for bisquing tiles our techies always stack them on edge. allows them to shrink without cracking. once someone stacked a load of tiles flat and on top of each other and they cracked. on edge is best - at least for stoneware. our studio has a tile class and they always stack on edge. ditto when I raku fire flat pieces. rakuku
Posted 13 August 2015 - 03:52 PM
With fast shipping you may be able to get tile racks (that hold them vertically), depending on your deadline. Not terribly expensive either.
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Posted 13 August 2015 - 10:01 PM
You'd get a lot more in if you stack like Marcia posted, vertically supported by posts. I have a number of triangular prisms, that I use as stackers between tiles. Someone will know what they're called.
Posted 14 August 2015 - 05:27 AM
You never want to make anything to thick by having their surfaces touch, I have had bisque over fire that way and even start local reduction. Workable but a pain. Might have been down to my bisque temp and clay too.
Stacked some tiles with my smallest stackable kiln props once, worked for bisque.
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Posted 14 August 2015 - 05:35 AM
OMG I've never heard of doing such. There are 3 shelves in that kiln? When I saw the picture I thought it was some kind of prank. Can't believe I have missed this information.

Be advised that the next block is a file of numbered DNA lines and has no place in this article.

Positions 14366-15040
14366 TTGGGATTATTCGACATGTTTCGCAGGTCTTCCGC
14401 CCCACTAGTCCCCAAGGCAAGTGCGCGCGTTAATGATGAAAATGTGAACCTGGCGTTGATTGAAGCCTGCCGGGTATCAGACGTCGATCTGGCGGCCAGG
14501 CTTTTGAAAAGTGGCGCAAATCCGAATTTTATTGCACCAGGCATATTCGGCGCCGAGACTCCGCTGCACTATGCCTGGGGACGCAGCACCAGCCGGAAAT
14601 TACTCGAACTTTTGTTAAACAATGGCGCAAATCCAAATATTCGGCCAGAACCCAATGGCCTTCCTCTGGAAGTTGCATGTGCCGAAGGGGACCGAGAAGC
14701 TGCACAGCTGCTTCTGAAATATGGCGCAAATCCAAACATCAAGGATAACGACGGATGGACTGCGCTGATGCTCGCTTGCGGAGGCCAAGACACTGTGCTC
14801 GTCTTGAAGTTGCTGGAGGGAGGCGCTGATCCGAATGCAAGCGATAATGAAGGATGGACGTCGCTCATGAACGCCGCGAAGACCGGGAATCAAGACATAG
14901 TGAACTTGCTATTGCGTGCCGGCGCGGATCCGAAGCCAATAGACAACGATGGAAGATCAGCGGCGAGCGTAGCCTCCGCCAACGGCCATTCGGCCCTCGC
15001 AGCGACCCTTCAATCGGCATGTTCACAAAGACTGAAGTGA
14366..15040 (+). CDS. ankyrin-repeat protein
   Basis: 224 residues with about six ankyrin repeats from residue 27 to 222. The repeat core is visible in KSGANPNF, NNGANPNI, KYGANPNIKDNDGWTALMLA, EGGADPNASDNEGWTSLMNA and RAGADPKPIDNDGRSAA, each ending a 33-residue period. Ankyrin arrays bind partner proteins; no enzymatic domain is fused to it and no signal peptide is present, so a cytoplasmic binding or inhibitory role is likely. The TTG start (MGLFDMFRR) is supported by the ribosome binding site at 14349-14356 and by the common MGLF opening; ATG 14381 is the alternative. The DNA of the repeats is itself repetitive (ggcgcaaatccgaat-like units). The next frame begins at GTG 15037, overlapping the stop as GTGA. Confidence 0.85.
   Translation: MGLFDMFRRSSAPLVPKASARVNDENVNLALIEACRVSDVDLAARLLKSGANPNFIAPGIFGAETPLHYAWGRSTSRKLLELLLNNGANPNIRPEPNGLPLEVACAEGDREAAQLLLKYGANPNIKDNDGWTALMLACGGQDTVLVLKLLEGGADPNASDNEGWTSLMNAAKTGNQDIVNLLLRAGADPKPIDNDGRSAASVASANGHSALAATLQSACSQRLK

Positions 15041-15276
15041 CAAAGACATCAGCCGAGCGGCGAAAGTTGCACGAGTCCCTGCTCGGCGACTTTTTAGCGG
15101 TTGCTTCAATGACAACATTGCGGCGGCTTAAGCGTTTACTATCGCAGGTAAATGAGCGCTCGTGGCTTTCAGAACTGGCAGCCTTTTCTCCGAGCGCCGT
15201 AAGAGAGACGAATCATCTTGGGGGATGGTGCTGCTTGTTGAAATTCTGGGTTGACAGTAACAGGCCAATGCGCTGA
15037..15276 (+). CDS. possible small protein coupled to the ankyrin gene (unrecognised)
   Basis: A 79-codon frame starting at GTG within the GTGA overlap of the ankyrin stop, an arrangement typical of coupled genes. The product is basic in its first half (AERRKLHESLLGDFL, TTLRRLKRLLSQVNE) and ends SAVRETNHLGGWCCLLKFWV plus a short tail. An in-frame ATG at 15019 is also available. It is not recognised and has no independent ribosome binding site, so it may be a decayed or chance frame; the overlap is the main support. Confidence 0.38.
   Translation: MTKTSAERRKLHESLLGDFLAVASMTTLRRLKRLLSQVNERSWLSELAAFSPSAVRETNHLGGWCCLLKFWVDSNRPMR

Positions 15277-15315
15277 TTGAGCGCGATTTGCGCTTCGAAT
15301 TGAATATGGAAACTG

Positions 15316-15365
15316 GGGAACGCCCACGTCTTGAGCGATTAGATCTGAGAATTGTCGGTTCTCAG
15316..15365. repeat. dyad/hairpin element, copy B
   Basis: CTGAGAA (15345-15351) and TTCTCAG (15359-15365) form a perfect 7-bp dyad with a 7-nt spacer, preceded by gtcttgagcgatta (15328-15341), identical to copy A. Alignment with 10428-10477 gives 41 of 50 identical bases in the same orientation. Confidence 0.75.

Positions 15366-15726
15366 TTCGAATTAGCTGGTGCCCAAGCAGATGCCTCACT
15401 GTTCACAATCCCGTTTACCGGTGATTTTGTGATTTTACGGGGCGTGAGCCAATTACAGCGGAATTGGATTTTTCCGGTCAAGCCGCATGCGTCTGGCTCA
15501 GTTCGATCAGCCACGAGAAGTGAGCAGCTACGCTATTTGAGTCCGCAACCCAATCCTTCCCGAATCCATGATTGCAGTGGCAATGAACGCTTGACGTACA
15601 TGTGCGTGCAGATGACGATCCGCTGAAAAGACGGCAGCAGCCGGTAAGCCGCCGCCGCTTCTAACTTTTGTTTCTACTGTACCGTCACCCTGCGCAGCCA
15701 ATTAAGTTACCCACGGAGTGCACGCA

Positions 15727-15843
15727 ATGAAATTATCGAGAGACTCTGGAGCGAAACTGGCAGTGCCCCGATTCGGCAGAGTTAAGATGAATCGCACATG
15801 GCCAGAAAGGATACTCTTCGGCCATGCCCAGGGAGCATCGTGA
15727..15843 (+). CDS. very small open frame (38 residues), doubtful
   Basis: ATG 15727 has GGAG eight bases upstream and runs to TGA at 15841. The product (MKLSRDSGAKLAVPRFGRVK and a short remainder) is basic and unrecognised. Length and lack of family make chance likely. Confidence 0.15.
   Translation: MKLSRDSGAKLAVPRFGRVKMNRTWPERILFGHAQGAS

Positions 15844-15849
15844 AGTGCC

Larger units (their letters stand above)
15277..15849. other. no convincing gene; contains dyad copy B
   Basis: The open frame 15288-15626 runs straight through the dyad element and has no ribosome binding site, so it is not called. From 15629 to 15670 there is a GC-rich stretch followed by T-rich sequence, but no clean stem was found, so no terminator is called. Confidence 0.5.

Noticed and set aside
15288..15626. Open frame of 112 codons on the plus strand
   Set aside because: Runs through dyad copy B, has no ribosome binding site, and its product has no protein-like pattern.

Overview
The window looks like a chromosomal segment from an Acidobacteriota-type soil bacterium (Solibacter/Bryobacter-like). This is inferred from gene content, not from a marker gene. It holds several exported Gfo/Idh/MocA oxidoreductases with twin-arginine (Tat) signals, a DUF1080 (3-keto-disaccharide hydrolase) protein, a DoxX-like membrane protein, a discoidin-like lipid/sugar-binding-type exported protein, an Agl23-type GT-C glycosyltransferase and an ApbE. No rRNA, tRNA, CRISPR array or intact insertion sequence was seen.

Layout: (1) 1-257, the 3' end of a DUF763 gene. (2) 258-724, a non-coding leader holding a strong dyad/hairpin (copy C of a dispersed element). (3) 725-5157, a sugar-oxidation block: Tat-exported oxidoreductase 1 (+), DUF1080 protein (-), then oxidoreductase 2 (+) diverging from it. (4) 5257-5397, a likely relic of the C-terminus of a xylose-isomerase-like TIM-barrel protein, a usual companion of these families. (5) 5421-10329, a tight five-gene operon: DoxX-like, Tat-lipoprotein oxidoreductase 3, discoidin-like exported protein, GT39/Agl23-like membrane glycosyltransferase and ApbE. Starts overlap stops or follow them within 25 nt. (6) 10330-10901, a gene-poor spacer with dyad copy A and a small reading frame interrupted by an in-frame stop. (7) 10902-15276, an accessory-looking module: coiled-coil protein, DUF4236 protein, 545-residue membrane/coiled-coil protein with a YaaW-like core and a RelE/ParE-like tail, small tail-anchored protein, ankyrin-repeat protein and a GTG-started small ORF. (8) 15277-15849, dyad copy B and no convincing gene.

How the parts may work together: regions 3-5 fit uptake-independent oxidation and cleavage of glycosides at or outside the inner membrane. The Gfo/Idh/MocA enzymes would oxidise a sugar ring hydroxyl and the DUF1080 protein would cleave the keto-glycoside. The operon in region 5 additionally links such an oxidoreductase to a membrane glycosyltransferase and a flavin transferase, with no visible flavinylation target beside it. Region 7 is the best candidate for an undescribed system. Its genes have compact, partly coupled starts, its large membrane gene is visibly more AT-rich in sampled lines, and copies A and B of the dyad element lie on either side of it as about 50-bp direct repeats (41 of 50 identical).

Posted 14 August 2015 - 09:02 AM
Tumble-stacking is really sweet, but it is possible to warp things in bisque.
I make square slab-built plates without feet. If there is a draft on them during drying, a corner will lift, and they rock a little. Once I was testing for warpage on dry greenware, and found that the plate would bend and become flat when I pressed on it. So I loaded it on the shelf and put heavier things on top of it to flatten it. After the firing, it was flat. The bisque firing had set the deformation.
- Rae Reich likes this
Posted 14 August 2015 - 05:37 PM
I have 6 -1/2 shelves in that load. That is the number I usually use in bisquing. I fill all the space on every layer. Pots are always pretty dry.
As to warping Its never been an issue. If they did warp which they do not they woould flatten out in high fire at cone 11 .My intent is you can load more than you may think in a bisque fire as long as the work is dry.Clays that have contaminates can cuase issues so testing your body is always a good idea.
Many folks stack a bisque like a glaze fire and that is wasted space in my world so try stacking more into a bisque and see what may be possible.
Posted 16 September 2015 - 03:07 PM
I'm just worried they warp and the weight on the bottom ones makes them crack....
Posted 21 September 2015 - 08:47 AM
I will have to try more of this but am a little concerned. The only time I have had pieces break in a bisque fire was when they are stacked 3 high. Made a bunch of square plates and finally decided to stack 2 and lot my first one, now I wonder why.
Posted 21 September 2015 - 01:19 PM
I usually stack plates 5 or 6 high. You just have to make sure the foot ring is carrying the weight of the pieces above, not the lip.